JavaScript String Contains Example

EDITORIAL NOTE: In this post, we feature a comprehensive JavaScript String Contains Example. We will see some methods that can determine whether a string contains the characters of a specified string.

Usually, programming languages have a special pre-processed function to find a sub-string of a string. But what happens when you language of choice doesn’t have one? Well the answer to that is: You make one! How exactly do you write such function in JavaScript, we are going to show you below.

Does a ready made function exist?

It does!

If you want to find if a string contains another string then you already have a ready made function for that, and it would be string.includes(). This function returns true when the method finds another substring included in the main one, and returns false when the main string does not contain the substring.

You can use it like this:

var string='Find the substring in this string!';

console.log(string.includes('Find')); //true
console.log(string.includes('substring')); //true
console.log(string.includes('Web Code Geeks')); //false

You can even see it being used like this:

console.log(str.includes('Find', 1)); // false

You see that here we have used another argument to the function. This represents the position from which the function starts to search for the substring. You see that the position we specified in the previous example is 1, and 'Find' is the first word of the main string. This returns false because the first position holds the index 0, and it changes from the nearest position by one. Also note that this method is case sensitive, which means that if you want to search for 'Era', but write the code below, then you will get a false result.

"Era Balliu".includes("era"); //false

So why don’t we use this? Because this method is not compatible with most browsers. It is supported by Chrome v.41 and is not supported by any other browsers, except for Firefox v.19-36 that has fixed the bugs and renamed the function to string.contains().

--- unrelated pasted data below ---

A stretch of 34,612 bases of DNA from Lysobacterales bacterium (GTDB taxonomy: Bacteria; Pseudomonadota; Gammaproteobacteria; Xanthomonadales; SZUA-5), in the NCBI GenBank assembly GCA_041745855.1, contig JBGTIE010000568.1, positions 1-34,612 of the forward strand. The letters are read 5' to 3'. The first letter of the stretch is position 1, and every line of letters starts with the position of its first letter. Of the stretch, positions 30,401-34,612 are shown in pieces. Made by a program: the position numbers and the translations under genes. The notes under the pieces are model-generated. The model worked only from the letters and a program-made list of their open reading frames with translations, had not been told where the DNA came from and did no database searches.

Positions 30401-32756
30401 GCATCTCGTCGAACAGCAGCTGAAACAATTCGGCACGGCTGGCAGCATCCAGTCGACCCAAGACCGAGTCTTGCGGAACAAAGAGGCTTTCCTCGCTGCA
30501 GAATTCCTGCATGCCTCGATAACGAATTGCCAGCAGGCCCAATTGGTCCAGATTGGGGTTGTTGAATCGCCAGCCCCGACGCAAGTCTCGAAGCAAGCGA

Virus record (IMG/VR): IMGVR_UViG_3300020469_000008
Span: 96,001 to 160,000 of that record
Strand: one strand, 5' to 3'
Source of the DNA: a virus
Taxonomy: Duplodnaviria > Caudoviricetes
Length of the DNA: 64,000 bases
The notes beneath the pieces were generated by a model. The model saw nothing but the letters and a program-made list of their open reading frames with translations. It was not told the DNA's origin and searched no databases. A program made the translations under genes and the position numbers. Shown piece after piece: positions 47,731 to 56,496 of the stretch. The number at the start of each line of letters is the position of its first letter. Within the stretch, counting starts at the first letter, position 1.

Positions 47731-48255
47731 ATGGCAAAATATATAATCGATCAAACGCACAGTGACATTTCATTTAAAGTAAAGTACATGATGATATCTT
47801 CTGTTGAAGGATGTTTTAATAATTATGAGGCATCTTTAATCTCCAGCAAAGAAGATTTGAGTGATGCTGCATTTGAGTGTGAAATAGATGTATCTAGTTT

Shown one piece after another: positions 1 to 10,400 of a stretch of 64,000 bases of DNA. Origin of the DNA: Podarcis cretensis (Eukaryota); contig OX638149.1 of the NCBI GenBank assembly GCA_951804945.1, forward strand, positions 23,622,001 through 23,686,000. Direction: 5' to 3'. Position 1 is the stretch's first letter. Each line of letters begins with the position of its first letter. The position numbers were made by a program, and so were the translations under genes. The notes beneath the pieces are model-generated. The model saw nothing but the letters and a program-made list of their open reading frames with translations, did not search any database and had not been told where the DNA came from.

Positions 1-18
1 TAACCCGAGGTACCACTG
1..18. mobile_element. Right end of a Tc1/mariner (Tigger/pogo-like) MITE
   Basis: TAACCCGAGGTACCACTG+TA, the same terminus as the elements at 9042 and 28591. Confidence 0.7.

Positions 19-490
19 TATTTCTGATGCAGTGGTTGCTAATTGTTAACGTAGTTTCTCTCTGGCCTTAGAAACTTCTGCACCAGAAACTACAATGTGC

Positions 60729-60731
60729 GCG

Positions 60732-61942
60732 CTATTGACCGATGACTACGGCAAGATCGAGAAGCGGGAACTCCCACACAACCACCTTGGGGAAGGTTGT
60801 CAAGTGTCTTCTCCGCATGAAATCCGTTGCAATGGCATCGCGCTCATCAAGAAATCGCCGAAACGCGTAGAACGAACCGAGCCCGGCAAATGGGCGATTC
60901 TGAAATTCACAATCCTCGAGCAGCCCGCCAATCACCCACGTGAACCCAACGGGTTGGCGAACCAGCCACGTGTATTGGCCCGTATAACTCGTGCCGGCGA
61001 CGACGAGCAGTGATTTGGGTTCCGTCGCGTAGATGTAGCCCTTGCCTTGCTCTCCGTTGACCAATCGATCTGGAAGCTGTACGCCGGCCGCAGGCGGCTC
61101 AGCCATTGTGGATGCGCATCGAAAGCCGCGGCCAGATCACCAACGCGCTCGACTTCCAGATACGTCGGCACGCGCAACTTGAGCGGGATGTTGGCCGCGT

And what do we use that is compatible to most browsers? There are two other indirect methods, which we will learn how to use, below.


This method returns the index where the substring is first found, and returns -1 if the substring is not found at all in the main one.

Have a look at the code below:

var string='Merry Christmas and Happy New Year!';

console.log(string.indexOf('Merry'));           // returns  0
console.log(string.indexOf('Blute'));           // returns -1
console.log(string.indexOf('Christmas', 0));    // returns  5
console.log(string.indexOf('christmas', 0));    // returns -1

Be careful to notice that if the method returns 0 or 1 it doesn’t equal the true or false results we saw in the includes() method. It only shows the position where the substring is found, and here we remind you once again that the positions start from 0 and onwards not from 1.

In the first use of the indexOf() method we see that exact same thing, it has returned 0 because the word 'Merry' is located in the first position in the main string, while the second one has returned -1 because the substring 'Blute' is not even included in the main string.

In the third one it returns 5, which is the position where 'Christmas' is found in the string. The other use shows us that the indexOf() method is case sensitive. Please note that using indexof() instead of indexOf will turn out incorrect results.

In the same way you can use the lastIndexOf() method. The difference between these two methods is that the second one starts checking for the substring starting from the last index, and not from the first, as indexOf() does.

For both methods you can add the optional argument that states the index from where to start searching for the substring.


The search() method, similarly to the previous methods, returns the index of the substring if it is found and -1 if it is not found. You can use it like below:

var string='Web Code Geeks';

console.log('Web'));      //returns 0

This method too is case sensitive, and it is compatible with most browsers, though for Firefox prior to Gecko v.8.0 it has a catch.

When you leave search() function without an argument, it will search for an empty string, while for Firefox prior to v.8.0 of Gecko it would search for 'undefined', though now this problem is fixed.

Download the source code

This was an example of string contains in JavaScript.

You can download the full source code of this example here: StringContains

Era Balliu

Era is a Telecommunications Engineering student, with a great passion for new technologies. Up until now she has been coding with HTML/CSS, Bootstrap and other front-end coding languages and frameworks, and her recent love is Angular JS.
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